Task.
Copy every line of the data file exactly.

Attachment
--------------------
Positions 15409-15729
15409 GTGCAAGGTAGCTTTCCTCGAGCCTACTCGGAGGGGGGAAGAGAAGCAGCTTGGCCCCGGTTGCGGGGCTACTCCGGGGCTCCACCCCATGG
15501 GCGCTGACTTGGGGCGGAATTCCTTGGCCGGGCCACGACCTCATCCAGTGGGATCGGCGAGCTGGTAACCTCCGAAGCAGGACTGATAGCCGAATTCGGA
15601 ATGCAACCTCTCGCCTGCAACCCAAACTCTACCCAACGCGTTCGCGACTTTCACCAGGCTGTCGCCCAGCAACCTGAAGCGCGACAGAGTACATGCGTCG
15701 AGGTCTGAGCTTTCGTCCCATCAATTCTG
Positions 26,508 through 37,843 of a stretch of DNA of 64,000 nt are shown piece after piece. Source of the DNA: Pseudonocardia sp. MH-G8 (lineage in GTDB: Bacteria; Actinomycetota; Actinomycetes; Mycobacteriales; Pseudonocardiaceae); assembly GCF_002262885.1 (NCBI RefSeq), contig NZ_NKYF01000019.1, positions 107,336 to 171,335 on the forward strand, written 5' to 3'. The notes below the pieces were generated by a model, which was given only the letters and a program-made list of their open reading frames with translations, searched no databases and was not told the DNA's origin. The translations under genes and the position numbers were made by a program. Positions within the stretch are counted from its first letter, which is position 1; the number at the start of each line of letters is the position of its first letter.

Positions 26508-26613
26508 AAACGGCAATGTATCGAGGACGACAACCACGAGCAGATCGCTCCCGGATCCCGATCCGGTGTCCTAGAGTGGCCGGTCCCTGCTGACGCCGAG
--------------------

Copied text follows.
Positions 15409-15729
15409 GTGCAAGGTAGCTTTCCTCGAGCCTACTCGGAGGGGGGAAGAGAAGCAGCTTGGCCCCGGTTGCGGGGCTACTCCGGGGCTCCACCCCATGG
15501 GCGCTGACTTGGGGCGGAATTCCTTGGCCGGGCCACGACCTCATCCAGTGGGATCGGCGAGCTGGTAACCTCCGAAGCAGGACTGATAGCCGAATTCGGA
15601 ATGCAACCTCTCGCCTGCAACCCAAACTCTACCCAACGCGTTCGCGACTTTCACCAGGCTGTCGCCCAGCAACCTGAAGCGCGACAGAGTACATGCGTCG
15701 AGGTCTGAGCTTTCGTCCCATCAATTCTG
Positions 26,508 through 37,843 of a stretch of DNA of 64,000 nt are shown piece after piece. Source of the DNA: Pseudonocardia sp. MH-G8 (lineage in GTDB: Bacteria; Actinomycetota; Actinomycetes; Mycobacteriales; Pseudonocardiaceae); assembly GCF_002262885.1 (NCBI RefSeq), contig NZ_NKYF01000019.1, positions 107,336 to 171,335 on the forward strand, written 5' to 3'. The notes below the pieces were generated by a model, which was given only the letters and a program-made list of their open reading frames with translations, searched no databases and was not told the DNA's origin. The translations under genes and the position numbers were made by a program. Positions within the stretch are counted from its first letter, which is position 1; the number at the start of each line of letters is the position of its first letter.

Positions 26508-26613
26508 AAACGGCAATGTATCGAGGACGACAACCACGAGCAGATCGCTCCCGGATCCCGATCCGGTGTCCTAGAGTGGCCGGTCCCTGCTGACGCCGAG